(2) Treatment relationship. Generally, we give more weight to opinions from your treating sources, since these sources are likely to be the medical professionals most able to provide a detailed, longitudinal picture of your medical impairment(s) and may bring a unique perspective to the medical evidence that cannot be obtained from the objective medical findings alone or from reports of individual examinations, such as consultative examinations or brief hospitalizations. If we find that a treating source's opinion on the issue(s) of the nature and severity of your impairment(s) is well-supported by medically acceptable clinical and laboratory diagnostic techniques and is not inconsistent with the other substantial evidence in your case record, we will give it controlling weight. When we do not give the treating source's opinion controlling weight, we apply the factors listed in paragraphs (d)(2)(i) and (d)(2)(ii) of this section, as well as the factors in paragraphs (d)(3) through (d)(6) of this section in determining the weight to give the opinion. . . .
(3) Supportability. The more a medical source presents relevant evidence to support an opinion, particularly medical signs and laboratory findings, the more weight we will give that opinion. The better an explanation a source provides for an opinion, the more weight we will give that opinion. . . .
(4) Consistency. Generally, the more consistent an opinion is with the record as a whole, the more weight we will give to that opinion.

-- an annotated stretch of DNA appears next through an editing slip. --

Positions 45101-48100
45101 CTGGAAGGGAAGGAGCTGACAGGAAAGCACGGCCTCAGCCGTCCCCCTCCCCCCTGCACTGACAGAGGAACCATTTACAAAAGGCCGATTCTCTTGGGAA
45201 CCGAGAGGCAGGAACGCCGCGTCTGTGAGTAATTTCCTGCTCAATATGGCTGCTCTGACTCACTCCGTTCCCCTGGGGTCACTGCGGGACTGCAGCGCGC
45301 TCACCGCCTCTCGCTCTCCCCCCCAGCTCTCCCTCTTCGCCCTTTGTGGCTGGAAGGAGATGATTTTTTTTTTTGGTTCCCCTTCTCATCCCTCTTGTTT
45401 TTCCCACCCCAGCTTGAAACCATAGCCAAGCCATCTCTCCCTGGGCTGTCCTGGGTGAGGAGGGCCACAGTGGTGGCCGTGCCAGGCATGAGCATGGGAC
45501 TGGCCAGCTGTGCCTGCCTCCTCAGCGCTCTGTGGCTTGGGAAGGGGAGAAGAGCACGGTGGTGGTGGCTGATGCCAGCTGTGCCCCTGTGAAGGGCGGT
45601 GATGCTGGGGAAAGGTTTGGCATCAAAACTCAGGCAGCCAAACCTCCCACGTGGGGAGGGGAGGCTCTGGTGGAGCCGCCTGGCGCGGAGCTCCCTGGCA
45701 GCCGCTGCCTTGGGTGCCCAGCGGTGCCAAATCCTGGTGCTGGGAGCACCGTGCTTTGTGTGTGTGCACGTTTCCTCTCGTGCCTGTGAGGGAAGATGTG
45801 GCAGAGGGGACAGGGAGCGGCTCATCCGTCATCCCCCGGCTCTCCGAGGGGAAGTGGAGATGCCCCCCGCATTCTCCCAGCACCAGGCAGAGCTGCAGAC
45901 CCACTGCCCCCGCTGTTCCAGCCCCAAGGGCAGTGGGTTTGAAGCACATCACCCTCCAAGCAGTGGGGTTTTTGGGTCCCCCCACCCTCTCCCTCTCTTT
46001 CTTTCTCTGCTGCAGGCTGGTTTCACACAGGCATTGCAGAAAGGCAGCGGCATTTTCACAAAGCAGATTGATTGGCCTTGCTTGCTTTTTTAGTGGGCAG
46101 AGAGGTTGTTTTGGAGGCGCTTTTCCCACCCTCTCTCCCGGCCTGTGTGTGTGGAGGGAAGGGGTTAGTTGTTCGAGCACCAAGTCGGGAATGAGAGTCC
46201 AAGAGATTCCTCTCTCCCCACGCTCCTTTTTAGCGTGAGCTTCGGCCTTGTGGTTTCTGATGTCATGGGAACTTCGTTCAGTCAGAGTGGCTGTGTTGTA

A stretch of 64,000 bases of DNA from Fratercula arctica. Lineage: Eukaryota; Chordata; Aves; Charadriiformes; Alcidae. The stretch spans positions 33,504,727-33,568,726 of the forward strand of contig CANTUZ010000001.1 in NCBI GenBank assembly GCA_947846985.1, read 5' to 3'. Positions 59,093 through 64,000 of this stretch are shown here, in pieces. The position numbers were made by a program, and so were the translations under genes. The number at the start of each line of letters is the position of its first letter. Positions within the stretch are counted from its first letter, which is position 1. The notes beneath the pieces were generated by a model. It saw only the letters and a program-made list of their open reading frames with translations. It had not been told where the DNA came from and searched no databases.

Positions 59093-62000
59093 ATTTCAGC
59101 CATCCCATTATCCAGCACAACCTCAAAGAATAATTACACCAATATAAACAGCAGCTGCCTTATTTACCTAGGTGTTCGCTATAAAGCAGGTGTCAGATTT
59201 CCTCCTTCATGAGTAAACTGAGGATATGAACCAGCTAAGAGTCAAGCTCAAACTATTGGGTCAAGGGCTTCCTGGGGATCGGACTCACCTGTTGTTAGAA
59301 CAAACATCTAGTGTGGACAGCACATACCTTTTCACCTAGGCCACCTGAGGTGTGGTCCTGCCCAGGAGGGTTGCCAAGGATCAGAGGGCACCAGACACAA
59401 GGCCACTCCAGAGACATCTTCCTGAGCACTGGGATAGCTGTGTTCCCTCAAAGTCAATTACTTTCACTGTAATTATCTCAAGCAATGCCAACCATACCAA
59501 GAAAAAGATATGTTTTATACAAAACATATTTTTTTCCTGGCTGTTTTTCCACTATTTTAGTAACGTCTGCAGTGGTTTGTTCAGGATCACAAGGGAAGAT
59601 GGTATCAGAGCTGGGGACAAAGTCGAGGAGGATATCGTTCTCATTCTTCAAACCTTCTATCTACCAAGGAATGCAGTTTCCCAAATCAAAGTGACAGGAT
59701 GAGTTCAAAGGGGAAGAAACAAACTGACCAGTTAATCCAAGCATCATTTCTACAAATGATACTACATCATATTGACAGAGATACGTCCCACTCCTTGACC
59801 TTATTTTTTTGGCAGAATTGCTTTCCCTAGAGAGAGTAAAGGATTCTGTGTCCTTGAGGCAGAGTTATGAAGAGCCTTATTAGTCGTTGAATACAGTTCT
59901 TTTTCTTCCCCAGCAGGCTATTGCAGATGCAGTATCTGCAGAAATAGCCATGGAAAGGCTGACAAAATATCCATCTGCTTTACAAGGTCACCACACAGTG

(5) Specialization. We generally give more weight to the opinion of a specialist about medical issues related to his or her area of specialty than to the opinion of a source who is not a specialist.
. . .20 C.F.R. § 416.927(d) (emphasis added). See also 20 C.F.R. § 404.1527(d).
If the ALJ rejects the opinion of a treating source, he is required to articulate some basis for rejecting the opinion. Shelman v. Heckler, 821 F.2d 316, 321 (6th Cir. 1987). The Code of Federal Regulations defines a "treating source" as:
[Y]our own physician, psychologist, or other acceptable medical source who provides you or has provided you, with medical treatment or evaluation and who has, or has had, an ongoing treatment relationship with you.20 C.F.R. § 404.1502.
Dr. Hooper treated Plaintiff for an extensive period of time, a fact that would justify the ALJ's giving greater weight to his opinion than to other opinions, as long as his opinion was consistent with, and supported by, the evidence of record.
In a February 7, 2008 office note, Dr. Hooper reported that Plaintiff "is in for completion of a restricted activity form or disability form." TR 349. Dr. Hooper indicated that he "reviewed the form and responses with [Plaintiff] in the office." Id. He noted that Plaintiff had limitations related to her diabetic neuropathy, retinopathy, and degenerative arthritis, which limited her ability to ambulate freely, to use her shoulders freely, and to use her "strength" freely. Id. Dr. Hooper also noted that Plaintiff had problems related to a loss of sensation in her feet. Id.